War of the Rebellion: Serial 035 Page 0407 Chapter XXXV. CORRESPONDENCE, ETC.- UNION.

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Murfreesborough, Tenn., June 9, 1863 - 12.30 a. m.

Lieutenant-Colonel GODDARD,

Assistant Adjutant-General:

SIR: I have the honor to submit the following reply to the inquiries of the general commanding, received 12.05 a. m.:

1. There has not been more than divisions of infantry sent from Bragg's army to Mississippi. That the condition of Bragg's army is better, and more advantageously posted, than during the battle of Stone's River.

2. By a concentration of all the available force in this department, reducing the garrisons of Clarksville, Nashville, Franklin, and La Vergne to the smallest number advisable, disregarding the railroad lines for the time being, massing our entire force, and marching promptly upon the weakest point of the enemy's line, a decisive battle may be fought. While this army meditates an advance or makes any strong demonstrations, there is no probability of a further withdrawal of re-enforcements for Johnston.

3. The propriety of an immediate advance is questional, unless with all our available force, and with the full and active co-operation of the force General Burnside has at command. There is no apparent advantage to be gained by simply driving Bragg from our front, extending and weakening our own line. The success of General Burnside's projected movement depends almost entirely upon our holding Bragg's army north of the Tennessee River.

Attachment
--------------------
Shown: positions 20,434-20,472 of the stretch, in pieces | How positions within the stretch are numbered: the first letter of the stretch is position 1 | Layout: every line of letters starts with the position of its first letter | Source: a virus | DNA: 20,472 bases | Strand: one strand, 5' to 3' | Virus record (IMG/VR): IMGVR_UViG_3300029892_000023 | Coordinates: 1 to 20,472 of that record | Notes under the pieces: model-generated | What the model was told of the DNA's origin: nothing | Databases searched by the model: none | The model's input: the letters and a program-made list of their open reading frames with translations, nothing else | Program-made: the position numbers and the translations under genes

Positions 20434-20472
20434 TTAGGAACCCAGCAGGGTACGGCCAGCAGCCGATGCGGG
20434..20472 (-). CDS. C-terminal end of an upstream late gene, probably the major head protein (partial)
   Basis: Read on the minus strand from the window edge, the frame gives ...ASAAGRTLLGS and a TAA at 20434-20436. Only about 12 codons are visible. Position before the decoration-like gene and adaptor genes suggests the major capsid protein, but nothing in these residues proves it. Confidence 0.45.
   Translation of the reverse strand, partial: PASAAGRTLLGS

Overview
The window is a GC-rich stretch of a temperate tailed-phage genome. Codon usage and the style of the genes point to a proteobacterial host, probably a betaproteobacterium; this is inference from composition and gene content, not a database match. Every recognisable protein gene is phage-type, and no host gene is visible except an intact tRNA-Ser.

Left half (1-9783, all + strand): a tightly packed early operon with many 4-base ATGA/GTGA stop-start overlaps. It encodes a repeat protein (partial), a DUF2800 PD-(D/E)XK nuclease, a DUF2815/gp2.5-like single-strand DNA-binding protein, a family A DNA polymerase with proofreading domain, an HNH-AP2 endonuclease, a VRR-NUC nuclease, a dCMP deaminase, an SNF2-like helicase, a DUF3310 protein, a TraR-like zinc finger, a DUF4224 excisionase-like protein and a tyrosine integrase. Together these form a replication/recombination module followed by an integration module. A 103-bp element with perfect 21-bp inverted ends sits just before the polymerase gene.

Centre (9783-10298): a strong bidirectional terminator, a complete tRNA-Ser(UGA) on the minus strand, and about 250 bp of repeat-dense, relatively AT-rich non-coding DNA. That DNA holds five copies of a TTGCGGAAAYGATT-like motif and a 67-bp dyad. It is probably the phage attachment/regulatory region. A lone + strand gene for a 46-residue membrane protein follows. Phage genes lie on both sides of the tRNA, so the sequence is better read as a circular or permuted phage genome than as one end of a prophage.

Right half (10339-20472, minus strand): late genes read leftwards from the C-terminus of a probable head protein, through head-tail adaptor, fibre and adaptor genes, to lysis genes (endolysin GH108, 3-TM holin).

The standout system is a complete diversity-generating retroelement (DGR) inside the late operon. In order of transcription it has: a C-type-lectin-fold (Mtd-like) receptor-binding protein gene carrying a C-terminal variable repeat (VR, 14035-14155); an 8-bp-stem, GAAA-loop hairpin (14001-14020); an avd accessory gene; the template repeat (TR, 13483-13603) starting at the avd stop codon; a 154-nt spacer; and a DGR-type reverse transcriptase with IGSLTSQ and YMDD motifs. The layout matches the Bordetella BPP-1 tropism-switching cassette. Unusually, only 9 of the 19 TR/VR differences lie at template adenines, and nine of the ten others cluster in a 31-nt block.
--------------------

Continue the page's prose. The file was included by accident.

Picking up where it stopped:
I have the honor to remain, yours, very truly,




Camp on Cripple Creek, June 9, 1863.

Lieutenant Colonel C. GODDARD,

Assistant Adjutant-General, Department of the Cumberland:

COLONEL: I have the honor to acknowledge the receipt, at 12 m. last night, of the confidential note propounding to me the following questions, viz:

1. From the fullest information in your possession, do you think the enemy in front of us has been so materially weakened, by detachments to Johnston or elsewhere, that this army could advance on him at this time with strong reasonable chances of fighting a great and successful battle?

2. Do you think an advance of our army at present likely to prevent additional re-enforcements being sent against General Grant by the enemy in our front?

3. Do you think an immediate or nearly advance of our army advisable?

I must be allowed to state at the outset that my information of the present strength, position, probable purposes,a nd late movements of the enemy in our front is very incomplete and unsatisfactory. It is conflicted to facts gleaned from my intercourse with the people in the vicinity of this place, Readyville, Woodsbury, Bradyville, &c., the reports of citizen scouts, whose excursion are limited to very short distances in the supposed direction of the enemy, and from conversations with prisoners taken by my own command, travelers, refugees, and deserters who have escaped to our lines, and such other sources of information as are open to every other officer of the army. My opinions, formed from these scanty materials, can, I am aware, have very little value, but I very cheerfully proceed to express them.